And the Christian faith reminds us that ‘we know neither the day nor the hour’. Obvious enough, of course, but a caution which carries more weight as the years are ticked off.

On this feast day, I ponder how lucky I am to have reached three score years, but dare not, as a young child I might have done, assume I will be granted the ‘plus ten’ on top. Carpe diem makes more sense nowadays.

The more so, when we bring to mind the many we know who have predeceased us; and, as we approach the 100th anniversary of the end of the First World War, the millions unknown to us who never experienced adulthood. Teenagers, so many of them.

Teenagers. Some of them shot at dawn by their fellow men for cowardice in the face of the enemy, when in reality they were traumatised.

Today I turn to Giuseppe Verdi (1813-1901). Not for the first time, I know, (I’ve written about Rigoletto before) but the man had a way with tunes, and could capture heartache, passion, and emotion like few others. He was a musical giant in a turbulent Italy and in operatic terms, nothing has really come close to him in that country since. Or before, come to think of it.

So it is little wonder that his Requiem Mass, first performed in 1874 to commemorate the first anniversary of the death of the poet Alessandro Manzoni, has been viewed by many as being operatic in nature. It requires a large-scale approach, big choirs and a sizeable orchestra, to deliver sometimes deafening sounds. It is long, certainly; at about ninety minutes, it has rarely  been used liturgically, unsurprisingly, and some have tried to stage it, not very successfully in my view.

Amidst all the fire and brimstone, however, are passages of pure loveliness which tug the heartstrings to their very limit. The Agnus Dei, which is recited in a typical Christian liturgy, is one such: scored for soprano, mezzo soprano, choir and orchestra, it provides those few minutes for us to reflect on those no longer here, beseeching the lamb of God to grant them eternal rest.  Listen out for the strings whose searing ten second accompaniment towards the end goes directly to our sadness.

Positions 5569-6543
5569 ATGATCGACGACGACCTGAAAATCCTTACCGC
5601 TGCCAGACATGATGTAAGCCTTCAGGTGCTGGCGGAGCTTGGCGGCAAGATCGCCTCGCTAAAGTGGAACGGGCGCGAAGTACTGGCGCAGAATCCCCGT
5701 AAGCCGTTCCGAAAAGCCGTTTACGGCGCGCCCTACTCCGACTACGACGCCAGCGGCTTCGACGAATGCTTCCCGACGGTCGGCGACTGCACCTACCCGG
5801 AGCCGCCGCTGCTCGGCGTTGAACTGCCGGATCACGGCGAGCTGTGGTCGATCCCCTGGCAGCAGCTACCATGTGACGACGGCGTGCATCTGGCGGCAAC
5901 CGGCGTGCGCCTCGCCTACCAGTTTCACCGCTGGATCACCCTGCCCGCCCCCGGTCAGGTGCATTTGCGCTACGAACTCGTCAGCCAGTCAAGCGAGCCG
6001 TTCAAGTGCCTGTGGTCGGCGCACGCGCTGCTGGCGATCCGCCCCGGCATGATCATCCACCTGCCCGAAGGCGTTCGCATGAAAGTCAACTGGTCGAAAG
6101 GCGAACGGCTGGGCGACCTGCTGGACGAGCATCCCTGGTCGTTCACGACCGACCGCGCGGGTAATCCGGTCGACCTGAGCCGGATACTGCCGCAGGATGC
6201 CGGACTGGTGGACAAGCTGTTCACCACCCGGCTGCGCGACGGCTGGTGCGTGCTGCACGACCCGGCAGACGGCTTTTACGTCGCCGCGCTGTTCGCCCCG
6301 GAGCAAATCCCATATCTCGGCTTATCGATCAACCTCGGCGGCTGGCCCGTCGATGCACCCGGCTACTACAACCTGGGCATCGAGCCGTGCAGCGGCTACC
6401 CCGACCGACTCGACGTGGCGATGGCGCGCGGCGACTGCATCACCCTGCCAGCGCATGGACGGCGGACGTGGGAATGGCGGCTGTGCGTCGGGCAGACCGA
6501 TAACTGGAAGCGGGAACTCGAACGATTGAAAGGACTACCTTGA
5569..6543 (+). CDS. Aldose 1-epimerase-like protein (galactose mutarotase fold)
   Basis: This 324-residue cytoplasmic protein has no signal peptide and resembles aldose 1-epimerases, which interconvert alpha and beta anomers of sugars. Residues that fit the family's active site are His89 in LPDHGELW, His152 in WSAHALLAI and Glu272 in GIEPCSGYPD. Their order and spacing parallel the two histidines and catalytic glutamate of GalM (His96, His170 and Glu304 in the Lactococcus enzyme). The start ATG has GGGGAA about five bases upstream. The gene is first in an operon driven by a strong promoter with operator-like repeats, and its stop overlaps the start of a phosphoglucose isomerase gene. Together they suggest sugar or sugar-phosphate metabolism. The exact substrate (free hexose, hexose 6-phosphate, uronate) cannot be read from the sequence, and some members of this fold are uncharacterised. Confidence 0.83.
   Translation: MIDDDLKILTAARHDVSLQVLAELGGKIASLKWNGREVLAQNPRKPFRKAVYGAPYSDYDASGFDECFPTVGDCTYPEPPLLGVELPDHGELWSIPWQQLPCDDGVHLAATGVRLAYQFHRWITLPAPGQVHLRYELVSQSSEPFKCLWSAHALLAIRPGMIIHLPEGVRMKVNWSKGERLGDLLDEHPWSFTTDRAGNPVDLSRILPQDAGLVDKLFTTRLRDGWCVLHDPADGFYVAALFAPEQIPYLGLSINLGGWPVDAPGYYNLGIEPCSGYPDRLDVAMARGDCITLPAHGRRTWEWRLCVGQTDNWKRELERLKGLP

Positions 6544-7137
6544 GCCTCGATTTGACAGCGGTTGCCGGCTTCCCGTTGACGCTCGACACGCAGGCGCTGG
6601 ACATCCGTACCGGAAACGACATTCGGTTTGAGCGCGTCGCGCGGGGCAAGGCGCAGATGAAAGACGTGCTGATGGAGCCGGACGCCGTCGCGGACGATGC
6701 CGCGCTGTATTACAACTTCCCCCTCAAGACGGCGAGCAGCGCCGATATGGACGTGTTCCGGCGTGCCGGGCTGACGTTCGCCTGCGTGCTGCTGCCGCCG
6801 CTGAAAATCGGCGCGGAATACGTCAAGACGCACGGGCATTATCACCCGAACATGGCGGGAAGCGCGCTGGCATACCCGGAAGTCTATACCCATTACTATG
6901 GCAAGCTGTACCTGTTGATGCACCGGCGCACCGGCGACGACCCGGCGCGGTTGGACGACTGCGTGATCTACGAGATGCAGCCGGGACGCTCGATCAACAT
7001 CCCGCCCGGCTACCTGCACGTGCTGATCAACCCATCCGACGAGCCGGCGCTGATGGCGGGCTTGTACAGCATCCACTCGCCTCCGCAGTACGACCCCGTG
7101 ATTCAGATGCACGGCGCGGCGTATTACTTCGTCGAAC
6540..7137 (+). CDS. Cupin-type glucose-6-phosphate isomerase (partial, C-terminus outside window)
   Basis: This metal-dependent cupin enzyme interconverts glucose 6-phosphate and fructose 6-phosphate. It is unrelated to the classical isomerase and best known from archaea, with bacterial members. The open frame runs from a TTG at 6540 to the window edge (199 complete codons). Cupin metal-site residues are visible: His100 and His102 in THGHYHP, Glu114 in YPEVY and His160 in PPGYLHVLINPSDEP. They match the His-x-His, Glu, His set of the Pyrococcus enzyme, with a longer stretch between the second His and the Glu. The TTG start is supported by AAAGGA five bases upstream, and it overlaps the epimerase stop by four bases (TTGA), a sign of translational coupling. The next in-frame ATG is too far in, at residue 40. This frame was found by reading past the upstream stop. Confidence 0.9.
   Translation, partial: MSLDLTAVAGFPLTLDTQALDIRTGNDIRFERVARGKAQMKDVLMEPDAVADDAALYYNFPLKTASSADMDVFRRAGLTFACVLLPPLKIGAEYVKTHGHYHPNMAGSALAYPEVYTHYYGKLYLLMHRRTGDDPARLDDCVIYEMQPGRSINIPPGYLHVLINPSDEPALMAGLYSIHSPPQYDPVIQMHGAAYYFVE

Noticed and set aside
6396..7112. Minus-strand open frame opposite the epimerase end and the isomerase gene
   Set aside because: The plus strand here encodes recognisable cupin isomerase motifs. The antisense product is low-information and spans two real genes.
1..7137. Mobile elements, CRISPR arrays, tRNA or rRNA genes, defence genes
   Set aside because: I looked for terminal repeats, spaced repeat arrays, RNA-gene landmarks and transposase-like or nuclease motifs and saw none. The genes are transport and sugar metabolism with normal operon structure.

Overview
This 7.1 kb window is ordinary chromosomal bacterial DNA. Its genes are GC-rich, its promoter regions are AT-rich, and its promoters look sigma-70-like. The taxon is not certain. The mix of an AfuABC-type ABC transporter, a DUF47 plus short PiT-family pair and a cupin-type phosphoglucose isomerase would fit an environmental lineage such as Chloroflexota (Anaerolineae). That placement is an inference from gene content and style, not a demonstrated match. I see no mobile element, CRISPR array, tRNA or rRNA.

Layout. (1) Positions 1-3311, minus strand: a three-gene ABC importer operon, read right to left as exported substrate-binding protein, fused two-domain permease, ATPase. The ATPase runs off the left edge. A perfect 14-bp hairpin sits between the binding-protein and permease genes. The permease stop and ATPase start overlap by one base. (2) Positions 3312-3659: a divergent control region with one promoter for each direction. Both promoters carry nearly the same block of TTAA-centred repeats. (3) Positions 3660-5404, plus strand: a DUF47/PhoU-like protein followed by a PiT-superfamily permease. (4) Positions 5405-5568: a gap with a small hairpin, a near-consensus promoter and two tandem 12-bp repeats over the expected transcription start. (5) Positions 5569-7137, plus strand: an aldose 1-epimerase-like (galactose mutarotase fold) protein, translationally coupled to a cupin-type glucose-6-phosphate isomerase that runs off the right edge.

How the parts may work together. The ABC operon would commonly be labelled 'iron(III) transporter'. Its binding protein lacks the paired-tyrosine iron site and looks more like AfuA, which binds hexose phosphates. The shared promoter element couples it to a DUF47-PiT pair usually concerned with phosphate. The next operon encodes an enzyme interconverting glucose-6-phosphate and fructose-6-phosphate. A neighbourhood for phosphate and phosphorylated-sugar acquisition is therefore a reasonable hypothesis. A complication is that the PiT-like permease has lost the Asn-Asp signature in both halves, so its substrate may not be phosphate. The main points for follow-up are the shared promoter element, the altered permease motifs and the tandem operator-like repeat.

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I have deliberately chosen a recording which benefits from two things: first, under Riccardo Muti’s direction (not, admittedly, amongst my favourite conductors), because it is taken at a slower, and hence, reflective pace; and secondly because there are no distracting visuals.

Click on the image below. With no such distractions, you can just close your eyes for five minutes and cherish the memories of loved ones (and others) who are no longer with us, or facing that moment now.

 

John Ireland

I was taught not to open a presentation, pitch, or letter with an apology.

Having avoided that with those words, I can now apologise for radio silence.

I don’t know where the time has gone. I always dread the arrival of September, marking, as it does, the end of summer, and a quite magnolious one at that.